St. Therese Facebook Page Video - Carmelite Vocation Carmelite Seminary Carmelite Vocations Catholic Online Carmelite Mission in Uganda (Facebook) Catholic Online Pro-Life Articles St. Therese School St. Therese School Promotional Video Archdiocese of Los Angeles Carmelite Parish: Santa Cruz, Tucson, Arizona Catholics Come Home Carmelite Parish: St. Cecilia's, Stanwood, Washington El Carmelo Retreat House, Redlands Cloistered Carmelite Nuns in Alhambra Sacred Heart Retreat House U.S. Conference of Catholic Bishops Vatican Sunday Readings EWTN Mass Times (for use while traveling)

CATECHESIS Q & A:  DEEPENING OUR KNOWLEDGE

"Why Do We Pray to the Saints?"

by Ruben Beltran, Confirmation Coordinator & Apologist

“And as for the resurrection of the dead, have you not read what was said to you by God, ‘I am the God of Abraham, and the God of Isaac, and the God of Jacob?’ He is not the God of the dead, but of the living” (Matt 22: 31-32).

Why do Catholics pray to the Saints? Why not pray directly to Jesus? This is a question Catholics often get asked; unfortunately, most Catholics do not know how to answer. First and foremost, we need to look at what the Church teaches on the subject, and for that we turn to the Catechism of the Catholic Church, Paragraph 2683The witnesses who have preceded us into the kingdom, especially those whom the Church recognizes as saints, share in the living tradition of prayer by the example of their lives, the transmission of their writings, and their prayer today. They contemplate God, praise Him, and constantly care for those whom they have left on earth. When they entered into the joy of their Master, they were "put in charge of many things." Their intercession is their most exalted service to God's plan. We can and should ask them to intercede for us and for the whole world. 

The first thing that needs to be pointed out is that we do not pray to the saints in the same manner that we pray to God. God alone has the power to grant or deny our petitions. When we pray to the saints we only ask for their intercession; in other words, we ask them to pray for us. Some may object that the Bible says that there is only one mediator between God and man, Jesus:  "For there is one God, and there is one mediator between God and men, the man Christ Jesus" (1 Tim. 2:5).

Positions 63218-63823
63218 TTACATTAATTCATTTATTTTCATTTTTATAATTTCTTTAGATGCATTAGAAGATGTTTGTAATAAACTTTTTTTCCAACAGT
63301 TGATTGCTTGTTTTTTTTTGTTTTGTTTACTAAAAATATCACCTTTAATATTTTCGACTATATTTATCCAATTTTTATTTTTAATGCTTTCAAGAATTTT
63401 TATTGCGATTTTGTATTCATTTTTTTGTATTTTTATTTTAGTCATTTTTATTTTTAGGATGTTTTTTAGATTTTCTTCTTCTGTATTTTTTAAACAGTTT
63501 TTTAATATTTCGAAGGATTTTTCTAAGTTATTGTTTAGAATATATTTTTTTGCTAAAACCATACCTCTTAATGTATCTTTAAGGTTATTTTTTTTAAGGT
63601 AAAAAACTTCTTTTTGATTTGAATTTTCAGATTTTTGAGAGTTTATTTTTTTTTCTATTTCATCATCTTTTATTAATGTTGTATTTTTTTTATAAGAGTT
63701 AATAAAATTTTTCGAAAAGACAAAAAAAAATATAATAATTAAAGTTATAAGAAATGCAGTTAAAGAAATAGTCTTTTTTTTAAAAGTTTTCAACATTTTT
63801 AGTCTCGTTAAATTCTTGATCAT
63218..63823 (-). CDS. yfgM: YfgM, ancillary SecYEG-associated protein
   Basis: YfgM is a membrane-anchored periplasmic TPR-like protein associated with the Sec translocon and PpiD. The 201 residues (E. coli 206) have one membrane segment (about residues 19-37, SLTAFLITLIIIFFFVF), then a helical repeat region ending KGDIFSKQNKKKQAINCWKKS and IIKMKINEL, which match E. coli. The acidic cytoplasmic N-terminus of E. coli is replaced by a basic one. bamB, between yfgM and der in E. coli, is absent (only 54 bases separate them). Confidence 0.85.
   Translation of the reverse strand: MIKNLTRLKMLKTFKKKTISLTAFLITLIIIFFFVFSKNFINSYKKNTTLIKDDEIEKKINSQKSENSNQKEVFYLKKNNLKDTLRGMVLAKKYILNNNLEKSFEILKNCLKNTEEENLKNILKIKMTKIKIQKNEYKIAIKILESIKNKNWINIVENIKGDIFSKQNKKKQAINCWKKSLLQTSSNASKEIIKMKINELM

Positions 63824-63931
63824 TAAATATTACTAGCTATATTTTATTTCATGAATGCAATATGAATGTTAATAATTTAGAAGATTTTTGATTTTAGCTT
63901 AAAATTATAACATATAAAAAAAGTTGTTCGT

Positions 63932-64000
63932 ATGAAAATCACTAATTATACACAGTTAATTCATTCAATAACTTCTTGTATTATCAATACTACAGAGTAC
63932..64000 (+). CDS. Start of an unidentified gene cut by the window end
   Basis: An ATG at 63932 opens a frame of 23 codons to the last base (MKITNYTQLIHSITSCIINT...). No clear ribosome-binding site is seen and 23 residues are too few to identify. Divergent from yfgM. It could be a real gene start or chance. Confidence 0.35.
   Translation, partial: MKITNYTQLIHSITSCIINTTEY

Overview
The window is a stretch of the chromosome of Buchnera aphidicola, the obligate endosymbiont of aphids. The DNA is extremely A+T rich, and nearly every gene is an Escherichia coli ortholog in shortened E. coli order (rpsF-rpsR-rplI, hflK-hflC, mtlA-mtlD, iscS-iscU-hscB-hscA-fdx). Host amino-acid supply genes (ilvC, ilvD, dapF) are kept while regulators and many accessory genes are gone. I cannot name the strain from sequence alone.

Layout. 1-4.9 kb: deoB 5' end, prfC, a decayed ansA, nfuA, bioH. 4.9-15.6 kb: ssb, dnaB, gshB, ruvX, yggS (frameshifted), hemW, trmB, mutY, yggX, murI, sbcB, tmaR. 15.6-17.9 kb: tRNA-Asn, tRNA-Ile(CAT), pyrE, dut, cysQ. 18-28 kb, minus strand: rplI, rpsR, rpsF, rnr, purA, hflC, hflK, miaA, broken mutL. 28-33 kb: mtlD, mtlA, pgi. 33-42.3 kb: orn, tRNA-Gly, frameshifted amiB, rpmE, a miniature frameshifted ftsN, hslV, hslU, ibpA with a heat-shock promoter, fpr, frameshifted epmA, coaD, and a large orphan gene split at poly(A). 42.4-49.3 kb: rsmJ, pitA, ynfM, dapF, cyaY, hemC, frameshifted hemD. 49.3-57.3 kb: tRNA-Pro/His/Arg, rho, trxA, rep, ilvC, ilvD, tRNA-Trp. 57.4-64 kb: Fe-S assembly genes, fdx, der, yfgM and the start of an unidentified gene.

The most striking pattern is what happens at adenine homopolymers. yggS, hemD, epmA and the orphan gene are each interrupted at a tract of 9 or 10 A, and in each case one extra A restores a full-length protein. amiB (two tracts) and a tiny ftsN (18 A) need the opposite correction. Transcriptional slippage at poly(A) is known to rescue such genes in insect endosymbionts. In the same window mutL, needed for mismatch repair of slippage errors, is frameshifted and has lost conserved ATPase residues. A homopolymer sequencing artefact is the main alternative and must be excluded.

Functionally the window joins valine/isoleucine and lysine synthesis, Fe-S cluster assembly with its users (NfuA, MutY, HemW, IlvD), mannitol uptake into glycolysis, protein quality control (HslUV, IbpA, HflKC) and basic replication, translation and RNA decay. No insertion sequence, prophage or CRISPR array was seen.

This is true. However, most non-Catholics have no problem asking a family member or friend to pray for them; and asking one person to pray for you in no way violates Christ’s mediatorship. Why not?  Dr. Scott Hahn points out that:  “First, the Greek word used here for 'one' is eis, which means 'first' or 'primary,' not monos, which means 'only' or 'sole.' Just as there is one mediator, there is also one Divine Sonship, which we all share—by way of participation—with Christ.”  Because we are all part of the one Mystical Body of Christ, we share in His roles and participate in them. 

Finally, some may say,  ”The saints are dead; they cannot hear you and the Bible forbids communicating with the dead” (for example, Deuteronomy 18:10-11), but necromancy was the practice of conjuring up the dead through wizards or mediums in order to manipulate the spiritual realm or foresee the future, which is categorically different from asking our brothers and sisters in Christ who have passed on to pray for us. 

Furthermore, the Book of Revelation shows that the saints in Heaven are clearly aware of what is happening on earth (Rev 5:8, Rev 6:10). Scripture says we are surrounded by a great cloud of witnesses (Hebrews 12:1).  These are the saints who have "run the race" here on earth and are now cheering us on in Heaven. They are perfected in love because they are in the presence of God—who is Love. To love is to will the good of another, and that is what the saints do. They will that we attain the greatest good of all: God. That is why we ask them to pray with us and for us.


 Article 3: Published in the 1/25/15 bulletin